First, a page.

Race to the Top
An epic 102-mile ride to the summit of the highest peak east of the Mississippi River, The Assault on Mount Mitchell, held annually in May, is a one-time, bucket-list kind of challenge for many people. For Richard White, who has ridden the event 31 times, it’s more like a habit. One he’d like to break. “I keep trying to give my bike away, but no one will take it,” he says with a chuckle. Most riders agree that the Spartanburg, South Carolina, to Mount Mitchell ride is the toughest in the Southeast. It includes 10,000 feet of climbing, about half of it in the last 20 miles. And then there’s the weather. Over the years, White’s seen it all — heat, cold, rain, sleet, wind. Yet the 69-year-old cyclist soldiers on, much like the event itself, which has been run since 1975 by the Freewheelers of Spartanburg cycling club. The club offers excellent support — from well-stocked rest stops to a post-ride dinner to a traditional cup of tomato soup and a patch at the summit. The views along the route are spectacular, especially along the Blue Ridge Parkway. But none of that can compare to White’s favorite part of the ride: “Getting done.”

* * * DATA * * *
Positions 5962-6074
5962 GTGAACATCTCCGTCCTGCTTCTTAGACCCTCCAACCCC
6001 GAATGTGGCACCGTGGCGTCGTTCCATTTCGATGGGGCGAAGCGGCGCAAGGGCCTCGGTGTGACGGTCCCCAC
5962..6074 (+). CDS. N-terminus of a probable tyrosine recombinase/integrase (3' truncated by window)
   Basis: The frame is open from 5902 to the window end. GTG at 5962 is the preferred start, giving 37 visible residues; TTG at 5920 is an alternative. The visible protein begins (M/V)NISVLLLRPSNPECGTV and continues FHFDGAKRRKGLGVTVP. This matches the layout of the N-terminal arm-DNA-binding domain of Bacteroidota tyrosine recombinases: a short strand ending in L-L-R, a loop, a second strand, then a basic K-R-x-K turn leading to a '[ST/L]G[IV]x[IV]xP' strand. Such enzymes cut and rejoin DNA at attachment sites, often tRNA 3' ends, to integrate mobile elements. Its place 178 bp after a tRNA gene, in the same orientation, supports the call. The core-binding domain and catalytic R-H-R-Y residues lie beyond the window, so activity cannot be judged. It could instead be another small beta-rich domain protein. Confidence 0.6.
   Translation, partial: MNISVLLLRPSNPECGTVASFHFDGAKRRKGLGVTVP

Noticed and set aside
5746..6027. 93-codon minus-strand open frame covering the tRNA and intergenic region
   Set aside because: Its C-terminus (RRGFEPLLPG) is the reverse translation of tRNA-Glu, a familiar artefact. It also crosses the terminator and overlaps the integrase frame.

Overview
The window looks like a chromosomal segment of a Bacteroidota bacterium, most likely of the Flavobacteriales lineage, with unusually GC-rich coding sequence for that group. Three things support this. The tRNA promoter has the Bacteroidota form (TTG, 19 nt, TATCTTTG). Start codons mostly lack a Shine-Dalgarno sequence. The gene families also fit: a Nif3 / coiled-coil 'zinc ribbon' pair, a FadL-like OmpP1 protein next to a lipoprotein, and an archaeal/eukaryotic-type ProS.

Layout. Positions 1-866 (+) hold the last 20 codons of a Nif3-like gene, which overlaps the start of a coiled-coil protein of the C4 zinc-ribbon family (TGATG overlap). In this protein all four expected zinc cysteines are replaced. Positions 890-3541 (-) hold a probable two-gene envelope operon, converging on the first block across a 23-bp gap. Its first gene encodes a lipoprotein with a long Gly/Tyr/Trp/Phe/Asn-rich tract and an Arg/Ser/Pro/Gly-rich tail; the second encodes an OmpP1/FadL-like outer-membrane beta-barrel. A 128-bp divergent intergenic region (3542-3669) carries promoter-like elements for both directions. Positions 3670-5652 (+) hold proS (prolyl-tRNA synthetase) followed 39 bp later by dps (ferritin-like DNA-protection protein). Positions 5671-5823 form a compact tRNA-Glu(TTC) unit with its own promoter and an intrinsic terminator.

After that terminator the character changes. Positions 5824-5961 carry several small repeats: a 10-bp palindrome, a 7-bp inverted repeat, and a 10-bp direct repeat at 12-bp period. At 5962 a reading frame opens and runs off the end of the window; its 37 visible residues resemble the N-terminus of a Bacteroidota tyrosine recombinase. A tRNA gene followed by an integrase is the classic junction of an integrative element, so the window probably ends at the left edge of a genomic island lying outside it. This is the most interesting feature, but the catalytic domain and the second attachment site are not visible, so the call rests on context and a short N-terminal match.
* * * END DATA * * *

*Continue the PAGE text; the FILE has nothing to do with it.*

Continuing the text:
For more information, call (864) 414-6581 or visit theassaults.com.
Rolling Across the State
Every year, anywhere from 800 to 1,100 riders gather at a designated small town in the Blue Ridge Mountains before pointing their bikes eastward. For the next seven days, the riders stay the course until they’re savoring the salt air of the Atlantic. That, in a nutshell, is the Mountains to Coast Ride, organized by North Carolina Amateur Sports and supported by Visit NC. What better way to truly show off the wonders of the state than at a pace that allows one to soak in every sight and scent and experience? Best of all, each year’s route is different, with nightly stops in a series of small towns whose residents make riders feel as welcome as apple butter on a scratch biscuit.